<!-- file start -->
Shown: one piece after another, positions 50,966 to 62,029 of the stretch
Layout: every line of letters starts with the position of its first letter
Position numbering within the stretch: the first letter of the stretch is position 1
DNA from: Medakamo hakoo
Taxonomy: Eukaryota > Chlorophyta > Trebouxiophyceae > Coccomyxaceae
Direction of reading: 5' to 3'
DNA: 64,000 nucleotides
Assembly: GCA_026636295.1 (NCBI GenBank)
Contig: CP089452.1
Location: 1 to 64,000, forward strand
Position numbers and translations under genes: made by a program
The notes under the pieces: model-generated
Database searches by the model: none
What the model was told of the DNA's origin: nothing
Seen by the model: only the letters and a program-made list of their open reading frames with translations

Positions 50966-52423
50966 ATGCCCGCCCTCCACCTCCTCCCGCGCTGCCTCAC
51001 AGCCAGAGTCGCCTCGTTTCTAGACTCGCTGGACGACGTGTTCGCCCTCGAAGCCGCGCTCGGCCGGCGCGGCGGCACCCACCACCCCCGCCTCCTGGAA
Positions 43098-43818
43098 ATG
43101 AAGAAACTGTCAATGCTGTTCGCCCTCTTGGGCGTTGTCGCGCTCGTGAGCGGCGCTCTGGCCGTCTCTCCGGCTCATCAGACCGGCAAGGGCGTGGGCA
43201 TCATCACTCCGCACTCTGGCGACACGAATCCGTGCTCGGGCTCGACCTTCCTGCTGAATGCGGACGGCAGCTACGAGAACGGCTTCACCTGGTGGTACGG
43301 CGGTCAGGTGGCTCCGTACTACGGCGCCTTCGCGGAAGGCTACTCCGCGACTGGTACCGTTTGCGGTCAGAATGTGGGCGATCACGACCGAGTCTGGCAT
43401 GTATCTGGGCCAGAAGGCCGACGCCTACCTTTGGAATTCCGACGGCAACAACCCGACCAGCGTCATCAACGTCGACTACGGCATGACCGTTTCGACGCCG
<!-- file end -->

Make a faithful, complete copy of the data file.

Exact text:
Shown: one piece after another, positions 50,966 to 62,029 of the stretch
Layout: every line of letters starts with the position of its first letter
Position numbering within the stretch: the first letter of the stretch is position 1
DNA from: Medakamo hakoo
Taxonomy: Eukaryota > Chlorophyta > Trebouxiophyceae > Coccomyxaceae
Direction of reading: 5' to 3'
DNA: 64,000 nucleotides
Assembly: GCA_026636295.1 (NCBI GenBank)
Contig: CP089452.1
Location: 1 to 64,000, forward strand
Position numbers and translations under genes: made by a program
The notes under the pieces: model-generated
Database searches by the model: none
What the model was told of the DNA's origin: nothing
Seen by the model: only the letters and a program-made list of their open reading frames with translations

Positions 50966-52423
50966 ATGCCCGCCCTCCACCTCCTCCCGCGCTGCCTCAC
51001 AGCCAGAGTCGCCTCGTTTCTAGACTCGCTGGACGACGTGTTCGCCCTCGAAGCCGCGCTCGGCCGGCGCGGCGGCACCCACCACCCCCGCCTCCTGGAA
Positions 43098-43818
43098 ATG
43101 AAGAAACTGTCAATGCTGTTCGCCCTCTTGGGCGTTGTCGCGCTCGTGAGCGGCGCTCTGGCCGTCTCTCCGGCTCATCAGACCGGCAAGGGCGTGGGCA
43201 TCATCACTCCGCACTCTGGCGACACGAATCCGTGCTCGGGCTCGACCTTCCTGCTGAATGCGGACGGCAGCTACGAGAACGGCTTCACCTGGTGGTACGG
43301 CGGTCAGGTGGCTCCGTACTACGGCGCCTTCGCGGAAGGCTACTCCGCGACTGGTACCGTTTGCGGTCAGAATGTGGGCGATCACGACCGAGTCTGGCAT
43401 GTATCTGGGCCAGAAGGCCGACGCCTACCTTTGGAATTCCGACGGCAACAACCCGACCAGCGTCATCAACGTCGACTACGGCATGACCGTTTCGACGCCG